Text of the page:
Since 2002 Perimeter Institute has been recording seminars, conference talks, and public outreach events using video cameras installed in our lecture theatres. Perimeter now has 7 formal presentation spaces for its many scientific conferences, seminars, workshops and educational outreach activities, all with advanced audio-visual technical capabilities. Recordings of events in these areas are all available On-Demand from this Video Library and on Perimeter Institute Recorded Seminar Archive (PIRSA). PIRSA is a permanent, free, searchable, and citable archive of recorded seminars from relevant bodies in physics. This resource has been partially modelled after Cornell University's arXiv.org.
Problems in computer science are often classified based on the scaling of the runtimes for algorithms that can solve the problem. Easy problems are efficiently solvable but often in physics we encounter problems that take too long to be solved on a classical computer. Here we look at one such problem in the context of quantum error correction. We will further show that no efficient algorithm for this problem is likely to exist.
If a wave function does not describe microscopic reality then what does? Reformulating quantum mechanics in path-integral terms leads to a notion of ``precluded event" and thence to the proposal that quantal reality differs from classical reality in the same way as a set of worldlines differs from a single worldline. One can then ask, for example, which sets of electron trajectories correspond to a Hydrogen atom in its ground state and how they differ from those of an excited state.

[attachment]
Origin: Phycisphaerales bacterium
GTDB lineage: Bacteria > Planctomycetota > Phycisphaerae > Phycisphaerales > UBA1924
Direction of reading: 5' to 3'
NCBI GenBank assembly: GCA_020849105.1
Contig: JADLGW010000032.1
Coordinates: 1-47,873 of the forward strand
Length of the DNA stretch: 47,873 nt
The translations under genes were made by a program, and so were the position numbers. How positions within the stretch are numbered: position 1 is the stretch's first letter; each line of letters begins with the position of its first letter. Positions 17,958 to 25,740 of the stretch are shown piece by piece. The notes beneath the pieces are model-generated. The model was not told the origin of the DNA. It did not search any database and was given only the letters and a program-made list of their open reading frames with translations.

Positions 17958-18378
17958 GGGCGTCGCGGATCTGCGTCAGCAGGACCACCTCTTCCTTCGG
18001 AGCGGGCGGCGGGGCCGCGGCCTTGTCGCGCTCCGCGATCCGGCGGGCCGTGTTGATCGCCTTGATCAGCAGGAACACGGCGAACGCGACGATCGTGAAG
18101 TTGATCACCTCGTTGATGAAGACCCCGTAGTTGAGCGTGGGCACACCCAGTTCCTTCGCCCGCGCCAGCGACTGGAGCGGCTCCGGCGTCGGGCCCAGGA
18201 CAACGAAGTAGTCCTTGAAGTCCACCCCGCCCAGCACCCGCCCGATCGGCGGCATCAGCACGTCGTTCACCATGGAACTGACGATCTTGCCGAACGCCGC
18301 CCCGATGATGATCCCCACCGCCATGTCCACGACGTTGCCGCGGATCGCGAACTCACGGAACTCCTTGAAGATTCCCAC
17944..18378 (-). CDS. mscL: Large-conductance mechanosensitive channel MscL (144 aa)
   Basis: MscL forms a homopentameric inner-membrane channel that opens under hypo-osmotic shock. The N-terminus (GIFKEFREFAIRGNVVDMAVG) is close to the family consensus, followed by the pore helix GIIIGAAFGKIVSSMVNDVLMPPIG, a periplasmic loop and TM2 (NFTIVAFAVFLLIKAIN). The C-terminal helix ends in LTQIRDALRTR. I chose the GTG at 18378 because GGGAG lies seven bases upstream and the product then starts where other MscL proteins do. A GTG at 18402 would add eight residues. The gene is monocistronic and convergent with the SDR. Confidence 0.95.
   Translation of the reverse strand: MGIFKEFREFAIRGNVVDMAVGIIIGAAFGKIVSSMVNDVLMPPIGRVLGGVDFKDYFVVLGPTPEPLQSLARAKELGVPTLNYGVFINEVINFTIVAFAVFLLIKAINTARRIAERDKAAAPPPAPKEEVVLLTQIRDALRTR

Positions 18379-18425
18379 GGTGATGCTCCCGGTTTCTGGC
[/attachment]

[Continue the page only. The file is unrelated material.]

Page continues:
What is the price of naturalness? In minimal extensions of the standard model, stringent limits on new colored particles and measurements of Higgs properties from the LHC severely challenge the hypothesis of naturalness of the electroweak scale. However, these measurements also provide unprecedented guidance in exploring non-minimal models of new electroweak physics.